Indian economy is in shambles. Limited options ahead for government

Economists agree that there is a lack of money and the government is stepping up investment in order to keep up the growth rate.

 |  4-minute read |   26-09-2017
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Two recent talks by respected economists and strong supporters of the present government have stoked fears about the Indian economy. The first was a talk by the famous economist and politician Dr Subramanian Swamy with renowned journalist Vir Sanghvi.

Dr Swamy pointed out that the economy was in a tailspin and if corrective action was not taken quickly the economy could collapse. The second was a talk by the economic commentator and editor of Thuglak magazine S Gurumurthy. Speaking in Chennai, he said that the economy has hit rock bottom and urgent steps are needed to arrest the downslide.

What has happened? India till recently was the fastest growing economy in the world and suddenly the mood has changed from optimism to pessimism. It is important to sit up and take notice when two of government's closest advisers talk of the economy sinking into depression.

The economy grew at a healthy 9.1 per cent in the first quarter of 2016 but started slowing down gradually through the four quarters of 2016 and more sharply in 2017 to 5.7 per cent at the end of the second quarter of 2017. It is imperative to analyse the causes and look at some suggestions.

There are two types of problems the economy has faced in the last 18 months. Let us look at the abnormal problems caused by policy directed disruptions first. The first was demonetisation of November 2016 due to which 86 per cent of cash was withdrawn in one go and new notes were introduced in a slow manner till about March 2017. That phase is over and there is little that can be done about it.

economy690_092617120104.jpgIt is clear that the economy was slowing down and the disruptions may have accelerated the decline.

The second disruption is the Goods and Services Tax (GST) which was introduced in July 2017 and is a work in progress. What was the impact of these two factors on growth needs to be questioned. The GDP had dipped to 7.6 per cent just prior to the demonetisation and has fallen further to 5.7 per cent as of June. It is clear that the economy was slowing down and the disruptions may have accelerated the decline. The only possible remedy for the disruptions is to make the transition to GST simpler.

The government can think of three monthly returns for small payers and continue with both manual and online returns for some time. This may help small industries and traders to switch over with less difficulty. Penalty and late payment fees can be waived off for some time.

This may help in reducing the fear that has gripped the traders and small units.

Besides the disruptions, there are some structural problems which the Indian economy is facing. I strongly feel that there is a case for sharp reduction in both direct and indirect taxes across the board. Dr. Swamy may have been too ambitious when he called for abolishing income tax but his thinking is in the right direction. Heavens will not fall if income tax exemption limits are raised to Rs 10 lakh and the rate of tax for the slab Rs 10 to 20 lakh is brought down to 10 per cent.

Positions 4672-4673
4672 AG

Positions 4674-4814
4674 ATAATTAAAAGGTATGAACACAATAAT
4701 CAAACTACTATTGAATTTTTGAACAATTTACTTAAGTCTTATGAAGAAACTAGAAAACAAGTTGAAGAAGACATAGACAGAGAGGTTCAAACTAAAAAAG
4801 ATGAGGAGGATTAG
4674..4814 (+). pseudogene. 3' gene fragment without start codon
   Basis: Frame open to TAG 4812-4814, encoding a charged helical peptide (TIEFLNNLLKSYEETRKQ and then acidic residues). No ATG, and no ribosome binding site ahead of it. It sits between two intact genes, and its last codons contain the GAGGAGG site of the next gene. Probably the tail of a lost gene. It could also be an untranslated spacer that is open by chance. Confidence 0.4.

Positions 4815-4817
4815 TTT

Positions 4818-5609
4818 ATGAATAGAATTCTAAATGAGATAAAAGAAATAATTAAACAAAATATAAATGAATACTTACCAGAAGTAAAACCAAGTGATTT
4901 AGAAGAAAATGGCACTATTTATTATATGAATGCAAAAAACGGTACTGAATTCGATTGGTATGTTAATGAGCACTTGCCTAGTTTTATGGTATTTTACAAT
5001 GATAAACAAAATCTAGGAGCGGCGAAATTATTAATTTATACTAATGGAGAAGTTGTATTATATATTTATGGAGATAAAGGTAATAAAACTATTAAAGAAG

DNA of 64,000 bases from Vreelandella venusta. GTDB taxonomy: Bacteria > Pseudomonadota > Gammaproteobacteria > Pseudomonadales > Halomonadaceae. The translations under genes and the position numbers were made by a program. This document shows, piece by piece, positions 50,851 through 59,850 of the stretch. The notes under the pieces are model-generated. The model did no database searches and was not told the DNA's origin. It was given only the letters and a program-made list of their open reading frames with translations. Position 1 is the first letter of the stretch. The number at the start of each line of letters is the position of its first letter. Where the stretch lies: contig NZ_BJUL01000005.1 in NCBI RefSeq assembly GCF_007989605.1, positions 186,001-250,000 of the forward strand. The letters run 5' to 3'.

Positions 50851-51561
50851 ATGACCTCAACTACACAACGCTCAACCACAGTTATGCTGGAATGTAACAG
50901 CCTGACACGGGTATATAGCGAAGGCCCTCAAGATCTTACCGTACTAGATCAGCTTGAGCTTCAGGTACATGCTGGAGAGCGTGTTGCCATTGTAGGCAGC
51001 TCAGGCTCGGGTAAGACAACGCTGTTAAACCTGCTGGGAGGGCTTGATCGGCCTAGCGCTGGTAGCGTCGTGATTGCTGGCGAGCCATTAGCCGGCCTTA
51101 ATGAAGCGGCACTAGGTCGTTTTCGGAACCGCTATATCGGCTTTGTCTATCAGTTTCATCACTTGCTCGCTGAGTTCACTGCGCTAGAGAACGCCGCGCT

This will increase the disposable income and kick-start demand helping in better capacity utilisation for industries. There is a case for reducing petrol and diesel prices too. The taxes are too high. A Rs 10 drop in taxes will restore the faith of the people in the government. The oil subsidies now are a thing of the past and the government can think along these lines. Certainly, there will be a revenue loss in the short term. This can be made up for by spectrum auctions, higher fiscal deficit and most certainly by cutting government expenses. The boost to growth will make up for the revenue loss within a year or two.

All economists agree that there is a lack of private investment and the government is stepping up investment in order to keep up the growth rate. The sharp reduction in taxes will boost the savings rate and in turn step up private investment. There is also a need to change the sentiment of the people who have been hammered by demonetisation that led to a slowdown as well as GST's teething troubles. The economy is as much about sentiment as hard economic numbers.

The time is ripe to loosen up on fiscal numbers as well as black money hunting. Economic policies are dictated as much by the circumstances and the market sentiments. The Reserve Bank of India is an independent body but it can be urged to reduce lending rates. Economic theories are all fine but one cannot be dogmatic. The alternative is most certainly a slowdown, sharp rise in unemployment and a sullen electorate waiting for the 2019 elections.

Also read: Controversy over globally acclaimed film Sexy Durga is unfortunate


Nishat Shah Nishat Shah @nishatshah2

Writer is an alumnus of IIM-A is an Ahmedabad-based commentator on business and economic affairs.

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